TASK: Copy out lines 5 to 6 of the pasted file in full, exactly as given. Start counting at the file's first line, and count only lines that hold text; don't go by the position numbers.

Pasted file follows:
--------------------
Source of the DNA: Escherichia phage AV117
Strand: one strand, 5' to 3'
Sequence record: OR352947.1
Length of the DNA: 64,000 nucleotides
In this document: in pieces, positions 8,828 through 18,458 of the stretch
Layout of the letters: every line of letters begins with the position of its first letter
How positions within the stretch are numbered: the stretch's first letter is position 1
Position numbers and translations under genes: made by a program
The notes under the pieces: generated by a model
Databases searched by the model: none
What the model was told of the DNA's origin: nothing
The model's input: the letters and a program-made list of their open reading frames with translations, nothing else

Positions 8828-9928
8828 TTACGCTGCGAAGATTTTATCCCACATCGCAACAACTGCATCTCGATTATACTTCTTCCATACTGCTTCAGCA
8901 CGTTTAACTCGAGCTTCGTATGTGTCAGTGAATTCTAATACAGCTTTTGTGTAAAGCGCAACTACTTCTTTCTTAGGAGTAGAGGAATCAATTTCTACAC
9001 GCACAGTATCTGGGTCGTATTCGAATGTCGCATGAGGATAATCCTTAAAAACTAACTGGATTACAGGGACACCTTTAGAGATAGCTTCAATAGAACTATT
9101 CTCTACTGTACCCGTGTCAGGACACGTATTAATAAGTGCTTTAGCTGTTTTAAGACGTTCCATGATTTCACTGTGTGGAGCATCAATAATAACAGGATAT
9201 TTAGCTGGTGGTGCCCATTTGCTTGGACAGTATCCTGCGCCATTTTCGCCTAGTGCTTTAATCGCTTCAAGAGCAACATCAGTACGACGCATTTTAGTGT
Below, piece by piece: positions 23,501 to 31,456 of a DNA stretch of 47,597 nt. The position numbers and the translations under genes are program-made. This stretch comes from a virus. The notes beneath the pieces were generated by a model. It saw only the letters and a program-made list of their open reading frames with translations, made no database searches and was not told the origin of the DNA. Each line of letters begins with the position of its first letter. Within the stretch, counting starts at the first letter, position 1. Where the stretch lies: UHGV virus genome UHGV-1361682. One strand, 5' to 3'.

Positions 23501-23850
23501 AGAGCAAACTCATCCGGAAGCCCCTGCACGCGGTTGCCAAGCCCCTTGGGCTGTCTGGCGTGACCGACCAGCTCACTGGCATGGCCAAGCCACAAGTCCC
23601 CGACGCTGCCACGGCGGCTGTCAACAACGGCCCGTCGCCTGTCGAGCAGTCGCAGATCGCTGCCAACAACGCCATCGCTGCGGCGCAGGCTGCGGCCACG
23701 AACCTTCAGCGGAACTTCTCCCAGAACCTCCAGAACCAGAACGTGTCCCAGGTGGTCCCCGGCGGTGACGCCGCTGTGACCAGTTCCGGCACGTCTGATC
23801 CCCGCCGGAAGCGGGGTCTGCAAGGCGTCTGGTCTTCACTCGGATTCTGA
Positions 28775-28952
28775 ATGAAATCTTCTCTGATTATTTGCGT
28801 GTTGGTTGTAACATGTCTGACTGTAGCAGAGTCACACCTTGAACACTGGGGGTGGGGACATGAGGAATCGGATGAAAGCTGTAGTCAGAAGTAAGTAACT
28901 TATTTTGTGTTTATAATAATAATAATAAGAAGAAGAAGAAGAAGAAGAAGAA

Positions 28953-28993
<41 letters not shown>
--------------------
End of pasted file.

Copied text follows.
In this document: in pieces, positions 8,828 through 18,458 of the stretch
Layout of the letters: every line of letters begins with the position of its first letter